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Repeated syncopes and extended paediatric hydrosyringomyelia/Chiari I malformation: relation or coincidence ?
  1. Department of Pediatrics
  2. Department of Radiology, University of Bonn, Germany
  1. Dr J Woelfle, Zentrum f Kinderheilkunde, Rhein Friedrich-Wilhelms-Universität, Adenauerallee 119, D-53113 Bonn, Germany. Telephone 0049 228 2873200; fax 0049 228 2873314.
  1. Department of Pediatrics
  2. Department of Radiology, University of Bonn, Germany
  1. Dr J Woelfle, Zentrum f Kinderheilkunde, Rhein Friedrich-Wilhelms-Universität, Adenauerallee 119, D-53113 Bonn, Germany. Telephone 0049 228 2873200; fax 0049 228 2873314.

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Syringomyelia is defined as a condition of tubular cavitations within the spinal cord, lined by glial tissue. In theory it differs from hydromyelia, a dilatation of the central canal of the spinal cord, which is lined with ependyma. However, in practice the distinction between the conditions is often difficult to make; thus the term hydrosyringomyelia for all intraspinal cavities of a non-tumorous nature has been proposed. Hydrosyringomyelia is often associated with anomalies of the posterior fossa, the most common of which is Chiari type I malformation. In a few cases, an association of hydrosyringomyelia with isolated syncopal events has been described. These syncopes occurred especially in adult patients with associated Chiari type I malformation and were typically, but not in all cases, preceded by an increase in intrathoracic pressure caused by coughing, sneezing, or other exertion such as a Valsalva manoeuvre.1-3 Here, we report the case of a child with repeated syncopes, associated with hydrosyringomyelia/Chiari I malformation.

This 10 year old boy from Zaire was admitted for evaluation of syncope. This was the first episode; the syncope occurred while at rest at school. About one minute before the syncope, the patient experienced numbness of the left arm, occipital headache, and double vision, but no coughing, straining, or sneezing. Pallor of mucous membranes accompanying the syncope was not seen. Loss of consciousness lasted about five seconds, after which numbness of the arm as well as the double vision had disappeared. Except for the occipital headache, the patient then felt well.

Thus far psychomotoric development had been normal with excellent school performance in primary school. Family history showed no cases of epilepsy or other neurological affections.

On examination the child was alert and oriented and had fluent speech and intact comprehension. General physical examination was unremarkable with normal findings especially for the cardiovascular system. On neurological examination his mental as well as cranial nerve status was normal. Muscle tendon reflexes, muscle tone, and strength were normal. Testing of the sensory system disclosed no abnormalities; thermal, vibratory, and pinprick sensations were symmetric. Fine and gross motor proficiency were normal. No pyramidal signs, spasticity, or rigidity were evident.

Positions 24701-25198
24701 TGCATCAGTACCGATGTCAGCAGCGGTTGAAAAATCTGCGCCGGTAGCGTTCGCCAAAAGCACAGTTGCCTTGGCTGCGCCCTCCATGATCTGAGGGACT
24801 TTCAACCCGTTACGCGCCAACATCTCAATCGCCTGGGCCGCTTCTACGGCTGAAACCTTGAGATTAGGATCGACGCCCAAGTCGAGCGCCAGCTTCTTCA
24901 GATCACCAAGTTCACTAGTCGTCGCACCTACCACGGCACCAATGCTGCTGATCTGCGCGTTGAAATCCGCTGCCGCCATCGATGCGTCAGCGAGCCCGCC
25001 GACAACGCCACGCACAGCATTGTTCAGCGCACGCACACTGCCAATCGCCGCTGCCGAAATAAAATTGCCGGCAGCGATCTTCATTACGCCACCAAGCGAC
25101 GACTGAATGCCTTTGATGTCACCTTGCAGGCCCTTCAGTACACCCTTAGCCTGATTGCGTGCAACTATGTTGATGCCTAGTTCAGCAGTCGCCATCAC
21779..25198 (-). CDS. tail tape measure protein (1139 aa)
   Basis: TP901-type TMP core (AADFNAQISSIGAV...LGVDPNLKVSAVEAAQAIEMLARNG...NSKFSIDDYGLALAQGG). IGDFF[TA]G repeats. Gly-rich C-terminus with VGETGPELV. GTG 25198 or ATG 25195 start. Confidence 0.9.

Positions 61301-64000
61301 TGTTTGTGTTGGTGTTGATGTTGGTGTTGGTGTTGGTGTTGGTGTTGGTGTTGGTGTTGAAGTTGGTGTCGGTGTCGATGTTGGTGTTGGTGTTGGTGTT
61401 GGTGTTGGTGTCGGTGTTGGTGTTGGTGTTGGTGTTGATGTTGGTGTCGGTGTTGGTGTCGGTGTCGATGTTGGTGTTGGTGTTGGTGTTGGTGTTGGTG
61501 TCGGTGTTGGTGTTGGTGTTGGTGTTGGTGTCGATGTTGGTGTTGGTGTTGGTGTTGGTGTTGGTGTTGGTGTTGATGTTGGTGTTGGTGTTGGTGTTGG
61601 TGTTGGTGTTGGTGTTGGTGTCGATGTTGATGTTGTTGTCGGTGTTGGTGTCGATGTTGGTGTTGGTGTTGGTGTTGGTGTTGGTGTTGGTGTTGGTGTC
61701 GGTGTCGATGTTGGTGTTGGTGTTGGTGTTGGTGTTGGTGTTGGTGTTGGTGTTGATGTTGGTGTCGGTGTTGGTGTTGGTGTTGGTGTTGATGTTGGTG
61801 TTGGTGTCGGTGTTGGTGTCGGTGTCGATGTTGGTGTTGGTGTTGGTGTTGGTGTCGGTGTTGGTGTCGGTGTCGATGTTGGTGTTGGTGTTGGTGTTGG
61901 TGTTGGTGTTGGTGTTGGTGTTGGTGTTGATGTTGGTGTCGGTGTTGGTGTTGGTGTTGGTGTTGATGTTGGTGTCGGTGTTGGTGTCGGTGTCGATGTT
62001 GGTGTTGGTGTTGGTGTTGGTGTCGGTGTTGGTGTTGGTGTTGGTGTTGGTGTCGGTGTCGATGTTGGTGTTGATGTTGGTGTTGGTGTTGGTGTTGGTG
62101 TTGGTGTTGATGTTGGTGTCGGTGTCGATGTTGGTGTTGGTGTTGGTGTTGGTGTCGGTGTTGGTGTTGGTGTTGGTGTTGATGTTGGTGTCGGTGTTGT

During the follow up of 24 months, four further syncopes occurred with the same symptomatology as described for the first episode, but without the preceding numbness of the left arm or headache. Again there was no preceding coughing or sneezing. Three of these five syncopal events were preceded by movements and mild changes of body position such as bending to his schoolbag. Subsequent to all these syncopal events the patient’s neurological status was normal.

The patient’s cardiological investigation, including repeated Schellong tests, Valsalva manoeuvres, ECG, echocardiographies and 24 hour ECGs, was normal. Under clinical observation changes of body position imitating everyday movements (such as bending to the floor) were repeatedly performed, but did not lead to syncope. Several resting EEG records with photostimulation/hyperventilation as well as two sleeping EEG records and 24 hour EEG records showed normal activity. Due to the unexplained nature of the repeated syncopes, a cerebral MRI was performed. This showed type I Chiari malformation with herniated cerebellar tonsils and compression of the foramen magnum. A subsequent MRI of the spine showed hydrosyringomyelia from C5 to T4, with further smaller cavitations to T7, with no evidence of cavitation above C4. No associated tumour could be found (figure). After consultation with our neurosurgeons we decided against neurosurgical intervention for the time being in view of the completely normal neurological status of the patient. A cerebral and spinal control MRI one and two years later showed no progression of the syrinx.